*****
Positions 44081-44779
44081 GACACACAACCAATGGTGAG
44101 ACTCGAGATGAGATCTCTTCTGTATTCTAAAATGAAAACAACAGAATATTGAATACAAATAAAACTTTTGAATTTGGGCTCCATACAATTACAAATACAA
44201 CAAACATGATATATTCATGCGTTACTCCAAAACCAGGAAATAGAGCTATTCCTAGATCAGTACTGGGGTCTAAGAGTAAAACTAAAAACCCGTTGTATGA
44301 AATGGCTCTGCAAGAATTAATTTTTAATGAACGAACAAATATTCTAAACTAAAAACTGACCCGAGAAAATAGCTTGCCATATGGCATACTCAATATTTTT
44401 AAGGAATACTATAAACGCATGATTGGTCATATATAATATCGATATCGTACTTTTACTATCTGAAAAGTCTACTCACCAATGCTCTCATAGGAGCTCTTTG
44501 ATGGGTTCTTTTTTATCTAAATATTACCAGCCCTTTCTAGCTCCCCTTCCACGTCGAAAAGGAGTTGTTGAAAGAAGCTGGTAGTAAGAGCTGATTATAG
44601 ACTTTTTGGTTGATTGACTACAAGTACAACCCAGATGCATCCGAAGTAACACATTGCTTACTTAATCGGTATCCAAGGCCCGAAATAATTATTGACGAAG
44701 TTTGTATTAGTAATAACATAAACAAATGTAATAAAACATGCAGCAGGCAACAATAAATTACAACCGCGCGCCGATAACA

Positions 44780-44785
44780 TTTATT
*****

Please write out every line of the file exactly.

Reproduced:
Positions 44081-44779
44081 GACACACAACCAATGGTGAG
44101 ACTCGAGATGAGATCTCTTCTGTATTCTAAAATGAAAACAACAGAATATTGAATACAAATAAAACTTTTGAATTTGGGCTCCATACAATTACAAATACAA
44201 CAAACATGATATATTCATGCGTTACTCCAAAACCAGGAAATAGAGCTATTCCTAGATCAGTACTGGGGTCTAAGAGTAAAACTAAAAACCCGTTGTATGA
44301 AATGGCTCTGCAAGAATTAATTTTTAATGAACGAACAAATATTCTAAACTAAAAACTGACCCGAGAAAATAGCTTGCCATATGGCATACTCAATATTTTT
44401 AAGGAATACTATAAACGCATGATTGGTCATATATAATATCGATATCGTACTTTTACTATCTGAAAAGTCTACTCACCAATGCTCTCATAGGAGCTCTTTG
44501 ATGGGTTCTTTTTTATCTAAATATTACCAGCCCTTTCTAGCTCCCCTTCCACGTCGAAAAGGAGTTGTTGAAAGAAGCTGGTAGTAAGAGCTGATTATAG
44601 ACTTTTTGGTTGATTGACTACAAGTACAACCCAGATGCATCCGAAGTAACACATTGCTTACTTAATCGGTATCCAAGGCCCGAAATAATTATTGACGAAG
44701 TTTGTATTAGTAATAACATAAACAAATGTAATAAAACATGCAGCAGGCAACAATAAATTACAACCGCGCGCCGATAACA

Positions 44780-44785
44780 TTTATT